Marcia Aldrich, “Waveform: 21st-Century Essays by Women” (U of Georgia Press, 2016)
Back in 2013, in The New York Times, essayist Christy Wampole declared that we are in a moment of “the essayification of everything.” She noted how not only the genre, but also the genres inventor, Michel de Montaigne, seemed… Read More
Ashaki Jackson, “Language Lesson” (Miel Books, 2016)
How do we mourn those we’ve lost? What are the rituals and rites that allow us to understand our loss? To feel the measure of it? To heal, if we need healing? To reach closure, if we need closure? For… Read More
Gail Ashton, ed. “Medieval Afterlives in Contemporary Culture” (Bloomsbury Academic, 2015/2017)
Dilapidated thirteenth-century walls as a playscape for today’s children, medieval relics made as fetish objects for twenty-first century enthusiasts, tourism at “the birthplace of King Arthur,” Harry Potter’s pageantry, Game of Thrones‘ swordplay, the Renaissance Faire, York’s mystery plays,… Read More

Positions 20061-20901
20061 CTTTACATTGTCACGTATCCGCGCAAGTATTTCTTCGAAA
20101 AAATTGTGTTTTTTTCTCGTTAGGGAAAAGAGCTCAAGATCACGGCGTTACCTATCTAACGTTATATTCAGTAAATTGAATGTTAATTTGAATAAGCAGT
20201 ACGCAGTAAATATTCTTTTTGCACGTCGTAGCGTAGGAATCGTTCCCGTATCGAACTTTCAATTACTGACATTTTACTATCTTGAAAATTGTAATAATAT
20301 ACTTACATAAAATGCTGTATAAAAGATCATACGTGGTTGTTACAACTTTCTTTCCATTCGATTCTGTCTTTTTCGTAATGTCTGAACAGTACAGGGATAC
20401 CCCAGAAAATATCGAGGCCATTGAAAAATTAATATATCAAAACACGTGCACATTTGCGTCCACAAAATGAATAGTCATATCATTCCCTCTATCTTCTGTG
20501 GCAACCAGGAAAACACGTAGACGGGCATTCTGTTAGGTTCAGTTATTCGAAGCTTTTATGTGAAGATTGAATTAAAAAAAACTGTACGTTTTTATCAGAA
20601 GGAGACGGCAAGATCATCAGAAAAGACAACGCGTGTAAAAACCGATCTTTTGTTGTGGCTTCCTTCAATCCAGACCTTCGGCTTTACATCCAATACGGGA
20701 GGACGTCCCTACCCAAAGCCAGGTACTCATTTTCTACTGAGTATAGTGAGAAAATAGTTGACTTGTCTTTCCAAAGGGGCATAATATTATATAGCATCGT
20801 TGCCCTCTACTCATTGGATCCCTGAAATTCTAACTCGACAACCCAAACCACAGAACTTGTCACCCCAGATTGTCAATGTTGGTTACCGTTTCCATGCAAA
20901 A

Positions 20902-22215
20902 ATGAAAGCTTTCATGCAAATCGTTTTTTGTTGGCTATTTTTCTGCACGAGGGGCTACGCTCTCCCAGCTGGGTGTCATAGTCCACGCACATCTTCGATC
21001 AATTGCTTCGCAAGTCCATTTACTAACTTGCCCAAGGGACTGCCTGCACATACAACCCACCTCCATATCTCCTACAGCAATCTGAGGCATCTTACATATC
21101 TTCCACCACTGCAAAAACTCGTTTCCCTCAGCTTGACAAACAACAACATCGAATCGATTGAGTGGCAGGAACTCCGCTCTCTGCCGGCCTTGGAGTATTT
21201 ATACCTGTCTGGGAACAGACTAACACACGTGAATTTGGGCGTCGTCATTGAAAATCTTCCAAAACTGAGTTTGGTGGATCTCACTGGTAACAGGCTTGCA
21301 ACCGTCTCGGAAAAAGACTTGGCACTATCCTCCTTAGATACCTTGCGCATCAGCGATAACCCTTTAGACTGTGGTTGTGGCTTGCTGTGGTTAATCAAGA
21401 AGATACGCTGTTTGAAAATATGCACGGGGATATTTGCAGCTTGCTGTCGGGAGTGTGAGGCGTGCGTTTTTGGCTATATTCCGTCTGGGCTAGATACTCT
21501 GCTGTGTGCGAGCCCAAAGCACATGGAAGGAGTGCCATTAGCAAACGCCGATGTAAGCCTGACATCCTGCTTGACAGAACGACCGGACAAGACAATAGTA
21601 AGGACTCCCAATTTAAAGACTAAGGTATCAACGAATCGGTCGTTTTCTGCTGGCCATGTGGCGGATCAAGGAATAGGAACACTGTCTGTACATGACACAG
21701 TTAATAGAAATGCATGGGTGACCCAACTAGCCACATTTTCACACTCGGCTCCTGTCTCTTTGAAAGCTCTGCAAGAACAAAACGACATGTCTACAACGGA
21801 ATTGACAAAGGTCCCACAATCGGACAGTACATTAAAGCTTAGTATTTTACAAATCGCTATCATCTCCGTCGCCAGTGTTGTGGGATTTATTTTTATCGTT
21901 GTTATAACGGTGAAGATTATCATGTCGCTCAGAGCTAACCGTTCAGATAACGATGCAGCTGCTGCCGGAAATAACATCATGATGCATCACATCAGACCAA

Scott Bruce, ed., “The Penguin Book of the Undead: Fifteen Hundred Years of Supernatural Encounters” (Penguin, 2016)
Like so many Americans, I’m a big fan of the undead. I look forward to a night of nail-biting when a new episode of The Walking Dead airs and I get excited when Hollywood gears up for the next big-budget… Read More
Mary Chapman, “Becoming Sui Sin Far: Early Fiction, Journalism and Travel Writing of Edith Maude Eaton” (McGill-Queens UP, 2016)
Becoming Sui Sin Far: Early Fiction, Journalism and Travel Writing of Edith Maude Eaton (McGill-Queens University Press, 2016) is a collection of works–previously published and newly discovered–produced by Edith Eaton, the writer whose literary status seems to escape the limitations… Read More
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